*Doppelgänger Edition

The venerable Dick Stout, my doppelgänger detectorist friend from Texas not only looks like me, but we also think alike. He also keeps a blog. In his latest post, he says …

I was trying to come up with something interesting to post and wondered if it really mattered. I mean how many people read what I write and does anyone really give a rat’s ass? [I’m] sure John and I will continue to write and to bitch and complain. It’s in our DNA. 

Read the full post on Dick Stout’s blog. Although first written in 2016, the short extract I show above is still as relevant today.
From The Searcher magazine – yonks ago. © JW
Edward VII pencil topper. © UKDFD No. 19015

Validator Sandra Shaw described this artefact as, ‘most probably a novelty pencil top’ (?)
These hollow cast heads were popular in the late Victorian and Edwardian periods.
But, judging by the UKDFD and PAS databases the one of Edward is quite a rare find

Fred Archer Champion Jockey

Fred Archer is often described by race-goers as “the best all-round jockey that the turf has ever seen,” with nearly 3000 race wins including 21 Classic and 13 championship titles to his name. The bust of Fred Archer is the most common pencil topper found by metal detectorists.Perhaps they were thrown out with the night soil, and that’s why we find so many in fields- unless someone can come up with a better theory.

Fred Archer. Picture courtesy of the Hulton Archive

We think of jockeys as rather small people, but Archer was a giant at 5’ 10”. As a result he had to diet far more than others, which had an effect on his health. The loss of his wife during childbirth plus huge gambling debts, caused severe depression and at the age of only 29, he committed suicide by shooting himself.

Pencil topper depicting jockey Fred Archer. © UKDFD

The National Horseracing Museum displays a selection of Archer memorabilia, including the gun with which he shot himself – Fred was the most tragic of jockeys.



I laboured in the same job for over 40 years. During that time I wore a tie every day. I showed my individualism by wearing the most colourful, but always loosely about my neck, and often hand-painted. Some of my co-workers referred to them as ‘tasteless’.Each to his own!

i’ve put together a few examples of the sort of neckwear I used to wear, but my all-time favourite is the example shown on the right. The caricature shows my ‘brand’ and is recognised all over the world. In America [for example] detectorists are using it as their own and others have even had my caricature permanently tattooed on their skin. He is also with the by-line accompanying most of my scribbles.

The original was a drawn by daughter Jo when she was about 14 of 15, and the yellow tie was hand-painted by Mrs. John.

*doppelgänger – an apparition or double of a living person.

10 thoughts on “*Doppelgänger Edition

  1. Another good article John, just like yourself I wouldn’t be seen without a colourful tie I always dressed with a suit white shirt and tie my favourite ties were the paisley design

    Liked by 1 person

  2. I love the self deprecating humour John.. But mostly, I love the ties!!! I had an experience whilst working at the hospital as a technologist. The one hospital has a rather laissez Faire attitude re attire.. I was sent over to another hospital to set up some equipment and they had a far more restrictive attitude.. and insisted on wearing of ties.. I did not do that.. So when the department head said that I had to wear one or not work there, I said that I would finish my shift and leave..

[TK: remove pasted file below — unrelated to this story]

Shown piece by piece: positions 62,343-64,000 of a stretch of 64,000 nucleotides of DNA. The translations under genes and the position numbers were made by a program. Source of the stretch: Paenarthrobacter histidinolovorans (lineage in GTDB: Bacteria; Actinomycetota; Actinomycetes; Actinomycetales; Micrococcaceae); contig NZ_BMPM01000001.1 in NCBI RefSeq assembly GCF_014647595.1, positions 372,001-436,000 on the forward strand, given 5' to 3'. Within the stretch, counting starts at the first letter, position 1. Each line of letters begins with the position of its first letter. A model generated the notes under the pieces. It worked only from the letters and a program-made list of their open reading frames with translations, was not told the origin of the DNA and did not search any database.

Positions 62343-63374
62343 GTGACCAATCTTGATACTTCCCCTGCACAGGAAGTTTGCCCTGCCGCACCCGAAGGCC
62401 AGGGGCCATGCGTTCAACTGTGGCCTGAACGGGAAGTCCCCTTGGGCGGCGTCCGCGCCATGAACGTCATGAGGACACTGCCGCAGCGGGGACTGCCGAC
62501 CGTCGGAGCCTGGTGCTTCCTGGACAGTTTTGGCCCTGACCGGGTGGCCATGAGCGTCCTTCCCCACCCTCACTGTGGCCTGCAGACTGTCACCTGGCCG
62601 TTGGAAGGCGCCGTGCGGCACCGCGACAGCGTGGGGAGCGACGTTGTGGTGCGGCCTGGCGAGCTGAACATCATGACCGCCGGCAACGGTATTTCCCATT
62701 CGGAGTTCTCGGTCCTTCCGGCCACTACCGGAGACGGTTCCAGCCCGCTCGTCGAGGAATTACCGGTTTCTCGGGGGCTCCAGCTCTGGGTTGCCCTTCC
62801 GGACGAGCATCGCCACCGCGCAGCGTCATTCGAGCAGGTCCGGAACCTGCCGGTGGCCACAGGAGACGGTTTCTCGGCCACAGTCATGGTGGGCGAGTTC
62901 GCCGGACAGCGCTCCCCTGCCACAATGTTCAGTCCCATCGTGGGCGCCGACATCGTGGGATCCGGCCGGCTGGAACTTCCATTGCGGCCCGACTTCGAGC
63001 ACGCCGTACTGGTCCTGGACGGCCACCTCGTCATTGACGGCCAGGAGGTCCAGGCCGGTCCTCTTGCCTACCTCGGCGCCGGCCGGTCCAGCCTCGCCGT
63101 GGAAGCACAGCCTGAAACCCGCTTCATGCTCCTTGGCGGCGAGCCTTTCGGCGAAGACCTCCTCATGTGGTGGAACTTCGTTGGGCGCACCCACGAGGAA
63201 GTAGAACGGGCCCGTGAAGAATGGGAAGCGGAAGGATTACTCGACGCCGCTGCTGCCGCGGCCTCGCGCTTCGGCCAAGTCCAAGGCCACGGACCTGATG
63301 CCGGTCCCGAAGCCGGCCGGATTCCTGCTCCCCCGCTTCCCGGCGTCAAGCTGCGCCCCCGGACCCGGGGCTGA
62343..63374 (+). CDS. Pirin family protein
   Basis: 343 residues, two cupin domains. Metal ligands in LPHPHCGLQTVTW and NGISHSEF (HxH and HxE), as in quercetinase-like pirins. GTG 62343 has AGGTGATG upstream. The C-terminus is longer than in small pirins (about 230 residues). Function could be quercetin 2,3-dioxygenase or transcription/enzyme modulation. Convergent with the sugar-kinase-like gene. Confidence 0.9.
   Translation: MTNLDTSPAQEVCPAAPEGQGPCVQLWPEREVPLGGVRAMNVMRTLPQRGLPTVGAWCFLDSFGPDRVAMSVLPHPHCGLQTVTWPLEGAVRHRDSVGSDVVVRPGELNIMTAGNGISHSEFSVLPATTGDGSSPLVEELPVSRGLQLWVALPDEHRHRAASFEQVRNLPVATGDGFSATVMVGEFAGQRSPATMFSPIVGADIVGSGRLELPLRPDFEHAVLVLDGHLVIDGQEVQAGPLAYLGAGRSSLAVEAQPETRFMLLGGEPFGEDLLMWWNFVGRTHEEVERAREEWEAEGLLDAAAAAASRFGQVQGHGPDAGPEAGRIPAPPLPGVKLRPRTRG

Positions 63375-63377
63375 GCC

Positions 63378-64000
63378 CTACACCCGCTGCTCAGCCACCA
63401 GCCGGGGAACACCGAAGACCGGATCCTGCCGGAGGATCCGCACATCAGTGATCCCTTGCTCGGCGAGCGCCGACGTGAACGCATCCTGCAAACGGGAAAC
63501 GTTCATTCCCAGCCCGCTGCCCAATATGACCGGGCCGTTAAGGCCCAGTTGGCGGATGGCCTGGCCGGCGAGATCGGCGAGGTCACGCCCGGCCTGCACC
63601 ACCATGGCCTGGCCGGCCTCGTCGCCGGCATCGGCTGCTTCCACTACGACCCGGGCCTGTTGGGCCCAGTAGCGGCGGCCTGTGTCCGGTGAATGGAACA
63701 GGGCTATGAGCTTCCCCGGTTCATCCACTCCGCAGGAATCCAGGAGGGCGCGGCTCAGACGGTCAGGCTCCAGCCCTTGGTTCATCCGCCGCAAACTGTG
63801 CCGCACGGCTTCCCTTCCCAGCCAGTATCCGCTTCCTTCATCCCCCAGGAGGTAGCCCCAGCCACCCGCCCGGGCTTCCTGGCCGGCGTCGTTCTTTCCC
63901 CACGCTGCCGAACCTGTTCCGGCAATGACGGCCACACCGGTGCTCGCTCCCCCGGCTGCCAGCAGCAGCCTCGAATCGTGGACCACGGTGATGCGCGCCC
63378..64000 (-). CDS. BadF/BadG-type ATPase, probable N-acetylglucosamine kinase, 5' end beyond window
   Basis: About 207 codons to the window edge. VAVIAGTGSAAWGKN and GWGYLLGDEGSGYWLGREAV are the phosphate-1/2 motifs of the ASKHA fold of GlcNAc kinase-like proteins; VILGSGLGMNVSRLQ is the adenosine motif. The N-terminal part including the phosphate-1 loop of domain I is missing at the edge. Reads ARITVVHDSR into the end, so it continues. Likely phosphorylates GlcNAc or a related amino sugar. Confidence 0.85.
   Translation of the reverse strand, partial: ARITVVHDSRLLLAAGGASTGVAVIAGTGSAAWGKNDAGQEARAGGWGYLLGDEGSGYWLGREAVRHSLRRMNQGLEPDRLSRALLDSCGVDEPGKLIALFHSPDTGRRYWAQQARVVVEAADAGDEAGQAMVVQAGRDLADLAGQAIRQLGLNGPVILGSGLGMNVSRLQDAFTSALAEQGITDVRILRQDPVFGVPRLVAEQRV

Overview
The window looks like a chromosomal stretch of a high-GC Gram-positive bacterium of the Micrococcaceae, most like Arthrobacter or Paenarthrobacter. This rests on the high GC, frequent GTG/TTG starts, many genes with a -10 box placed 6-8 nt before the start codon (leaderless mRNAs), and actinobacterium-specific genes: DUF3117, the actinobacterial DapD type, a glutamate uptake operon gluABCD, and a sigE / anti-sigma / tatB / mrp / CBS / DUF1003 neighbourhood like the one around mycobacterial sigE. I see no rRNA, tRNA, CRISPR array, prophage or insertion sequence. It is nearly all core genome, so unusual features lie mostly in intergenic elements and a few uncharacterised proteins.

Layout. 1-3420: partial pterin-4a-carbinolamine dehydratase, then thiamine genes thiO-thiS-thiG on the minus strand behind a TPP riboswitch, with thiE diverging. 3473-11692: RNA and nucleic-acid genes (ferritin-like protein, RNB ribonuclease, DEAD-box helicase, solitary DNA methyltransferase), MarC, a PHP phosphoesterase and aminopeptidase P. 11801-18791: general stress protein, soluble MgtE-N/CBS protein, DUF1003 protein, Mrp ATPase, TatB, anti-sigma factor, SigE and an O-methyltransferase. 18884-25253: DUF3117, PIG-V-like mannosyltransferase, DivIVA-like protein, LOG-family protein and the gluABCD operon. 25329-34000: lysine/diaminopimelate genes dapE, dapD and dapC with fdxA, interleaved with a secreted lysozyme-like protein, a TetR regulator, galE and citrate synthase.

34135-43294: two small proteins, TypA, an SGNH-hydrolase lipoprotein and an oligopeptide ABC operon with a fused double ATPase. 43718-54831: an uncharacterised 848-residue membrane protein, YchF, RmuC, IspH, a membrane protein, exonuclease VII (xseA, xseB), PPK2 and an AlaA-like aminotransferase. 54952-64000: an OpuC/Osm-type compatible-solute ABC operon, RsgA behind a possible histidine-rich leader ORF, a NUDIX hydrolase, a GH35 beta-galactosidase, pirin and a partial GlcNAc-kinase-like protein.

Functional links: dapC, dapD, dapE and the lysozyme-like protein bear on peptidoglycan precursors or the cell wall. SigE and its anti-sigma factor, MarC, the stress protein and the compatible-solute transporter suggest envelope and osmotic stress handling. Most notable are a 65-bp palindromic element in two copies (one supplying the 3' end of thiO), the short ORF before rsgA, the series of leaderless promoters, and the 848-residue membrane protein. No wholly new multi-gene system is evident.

as I was getting ready to leave [early since I had finished my patient load], I was told’ see you tomorrow’ “Nope” I said.. ‘Why?’.. I said I do not wear ties.. ever.. [Something too restrictive for me]… “hold on……. Hold on”.. And thus a special dispensation was made for me.. I did not have to wear a tie..

    Thank you for the story my friend..

    And yeas… that is a more than passing resemblance to you


    You didn’t want to be TIE-D down?
    Thanks for the story, you renegade!

    Liked by 1 person

  3. Thanks for the shout John, appreciate it. Now I’m thinking I need to get a fancy tie and you my friend just might have a sideline business. Give Lynda a paint brush and tell her to get busy.
    What a good idea.
    Am I included in this venture?
    Could provide some old stock

    Liked by 1 person

  4. RANDY, forgive me. I removed your comment and can’t get it back
    Here’s the message you left on the CONTACT ME form.

    Hello John I am writing to let you know that your recent blog post *Doppelgänger Edition is no longer accessible and comes up as a error warning, I had access and left you a comment so I don’t know what has gone wrong. Regards Randy.

    All fixed now, I hope. I thank you for your continuing interest in my scribblings.

    Liked by 1 person

  5. Thanks John everything is working now, my comment was a reflection of how close your wearing brightly coloured ties was well associated of how I dressed as teenager and my younger years I only turned out wearing a suit with a white shirt and bright tie my favourite ties were the paisley pattern. My only deviation was in the early 1960’s when I turned out in velvet collared coat and drainpipe trousers and a yellow silk shirt with a black bootlace tie, my wardrobe still holds some of this stock but I am afraid that I won’t be wearing them again.

    Liked by 1 person

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